Do I recommend it? Yes.

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Three Ordinary Girls: The Remarkable Story of Three Dutch Teenagers Who Became Spies, Saboteurs, Nazi Assassins–and WWII Heroes Book Review

When fighting an invading army, there are two ways to go about it. The first is to join the government-created and regulated military. The second is to become a member of the underground resistance and fight using whatever methods you have at your disposal.

Three Ordinary Girls: The Remarkable Story of Three Dutch Teenagers Who Became Spies, Saboteurs, Nazi Assassins–and WWII Heroes, by Tim Brady, was published in February. When Nazi Germany invaded the Netherlands in May of 1940, Hannie Schaft and sisters Truus and Freddie Oversteegen were not yet twenty. Angered by the invasion and the treatment of the Dutch people, they joined the resistance. Their task was two-fold: to save as many of their Jewish friends and neighbors while doing everything they could to stop the German army in its tracks.

This book is amazing. It is a heart-pounding, blood-pumping, thriller of a ride. What these girls did is nothing short of awe-inspiring. Giving the middle finger to the enemy and the patriarchy, they fought for their freedom and their lives while others were content to remain silent or fall in line with the Nazi regime. They are heroes in every sense of the word and should always be remembered as such.

Do I recommend it? Yes.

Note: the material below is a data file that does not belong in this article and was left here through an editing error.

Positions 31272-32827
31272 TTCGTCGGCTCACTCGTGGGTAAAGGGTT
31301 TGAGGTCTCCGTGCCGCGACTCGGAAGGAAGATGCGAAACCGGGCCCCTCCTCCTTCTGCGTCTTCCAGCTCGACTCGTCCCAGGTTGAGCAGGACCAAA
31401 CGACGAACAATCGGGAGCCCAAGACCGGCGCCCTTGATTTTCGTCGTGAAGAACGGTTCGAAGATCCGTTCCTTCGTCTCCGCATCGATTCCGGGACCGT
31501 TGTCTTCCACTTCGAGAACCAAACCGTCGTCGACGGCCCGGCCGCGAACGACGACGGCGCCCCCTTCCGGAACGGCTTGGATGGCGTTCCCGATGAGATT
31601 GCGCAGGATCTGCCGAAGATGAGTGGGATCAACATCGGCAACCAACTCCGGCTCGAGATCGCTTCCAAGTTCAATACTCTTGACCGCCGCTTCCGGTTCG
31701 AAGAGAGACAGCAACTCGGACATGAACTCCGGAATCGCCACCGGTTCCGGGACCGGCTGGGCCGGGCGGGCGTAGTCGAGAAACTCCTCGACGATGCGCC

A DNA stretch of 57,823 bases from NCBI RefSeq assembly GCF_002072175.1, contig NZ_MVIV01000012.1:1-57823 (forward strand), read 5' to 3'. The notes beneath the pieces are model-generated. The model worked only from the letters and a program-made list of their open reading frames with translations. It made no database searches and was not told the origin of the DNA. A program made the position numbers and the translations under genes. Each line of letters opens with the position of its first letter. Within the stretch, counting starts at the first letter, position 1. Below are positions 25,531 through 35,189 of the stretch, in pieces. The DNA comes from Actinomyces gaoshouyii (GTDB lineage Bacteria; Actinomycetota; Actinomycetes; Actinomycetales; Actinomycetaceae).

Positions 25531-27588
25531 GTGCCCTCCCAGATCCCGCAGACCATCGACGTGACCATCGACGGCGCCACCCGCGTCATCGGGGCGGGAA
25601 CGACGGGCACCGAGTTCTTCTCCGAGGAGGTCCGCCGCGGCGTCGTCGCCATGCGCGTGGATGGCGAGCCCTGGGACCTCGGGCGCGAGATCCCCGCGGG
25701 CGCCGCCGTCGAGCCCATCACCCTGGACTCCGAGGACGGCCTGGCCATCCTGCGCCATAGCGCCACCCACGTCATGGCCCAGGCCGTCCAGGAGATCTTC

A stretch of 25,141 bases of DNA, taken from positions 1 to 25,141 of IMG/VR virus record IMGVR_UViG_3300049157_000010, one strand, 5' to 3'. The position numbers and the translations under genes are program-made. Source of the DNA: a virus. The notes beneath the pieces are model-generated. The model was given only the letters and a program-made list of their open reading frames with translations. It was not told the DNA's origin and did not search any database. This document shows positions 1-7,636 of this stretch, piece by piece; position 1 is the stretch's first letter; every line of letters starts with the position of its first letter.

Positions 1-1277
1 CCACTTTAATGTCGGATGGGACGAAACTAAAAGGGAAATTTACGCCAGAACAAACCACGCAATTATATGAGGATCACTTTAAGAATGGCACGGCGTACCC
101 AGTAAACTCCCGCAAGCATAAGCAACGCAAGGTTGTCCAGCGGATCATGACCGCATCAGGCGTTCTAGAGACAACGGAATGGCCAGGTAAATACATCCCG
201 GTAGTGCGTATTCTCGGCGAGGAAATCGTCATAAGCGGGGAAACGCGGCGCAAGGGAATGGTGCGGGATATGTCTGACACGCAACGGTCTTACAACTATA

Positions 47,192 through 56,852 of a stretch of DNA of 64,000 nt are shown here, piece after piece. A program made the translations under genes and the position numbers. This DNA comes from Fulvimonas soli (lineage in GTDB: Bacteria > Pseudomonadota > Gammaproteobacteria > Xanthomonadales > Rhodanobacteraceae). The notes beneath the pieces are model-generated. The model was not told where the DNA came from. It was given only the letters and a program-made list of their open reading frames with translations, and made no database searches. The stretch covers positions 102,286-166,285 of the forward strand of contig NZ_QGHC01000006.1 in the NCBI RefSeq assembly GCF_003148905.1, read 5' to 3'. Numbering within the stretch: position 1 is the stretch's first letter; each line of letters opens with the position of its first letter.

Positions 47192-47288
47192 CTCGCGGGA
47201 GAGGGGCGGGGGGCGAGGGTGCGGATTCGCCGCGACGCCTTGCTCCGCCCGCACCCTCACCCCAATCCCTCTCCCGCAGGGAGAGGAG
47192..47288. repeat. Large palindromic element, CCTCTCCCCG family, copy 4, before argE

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Throwback Thursday: Pride and Prejudice (1940)

The reputation of an on-screen adaptation of a beloved novel is based on the response from the fanbase. It can also be a generational thing. While the original audience may adore that version, future generations may have another opinion.

The first time Pride and Prejudice hit the big screen was in 1940. With a screenplay co-written by Aldous Huxley (Brave New World), Greer Garson and Laurence Olivier played the roles of Elizabeth Bennet and Fitzwilliam Darcy. As in the book, misunderstandings turn into appreciation, which then turns into love.

Anyone who follows this blog (or knows me), knows that I have nothing but adoration and admiration for Jane Austen. Her most famous novel, Pride and Prejudice, is literary perfection. That being said, I cannot stomach this movie. The problem is twofold. The first is that I am missing Austen’s famous sardonic wit and sarcastic observations that elevate her stories beyond the standard romantic comedy or drama. The second is that the costumes are closer to the Victorian era than the Regency era.

I get that it was made during World War II and movie-goers at the time needed a pick me up. But I wish that the creative team had not taken as many liberties as they did.

Do I recommend it? Not really.

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What Will it Take For This Country to Come Together? Another Pearl Harbor?

The United States has always been a land of division. But even with that differences, we have found something to make bridge those divides.

Today is the 80th anniversary of Pearl Harbor. Like 9/11 sixty years later, it was a moment in time in which all Americans, regardless of labels or identity, were one.

These days, the cracks are the deepest it has been in generations. We are on the verge, if things go a certain way, of being the former United States of America. Between that and Covid-19, this nation may go down in history as the modern democratic experiment that failed. We know what we need to do to kick this virus to the curb and return to normalcy. We need to get vaccinated, wear our masks, wash our hands, and social distance when necessary.

It’s not rocket science. But there are some in this country who are either too proud, too foolish, or too stupid to realize this. If and when America goes down Hindenburg style, the blame will be on those who were unwilling to take the most simple of steps to prevent our downfall.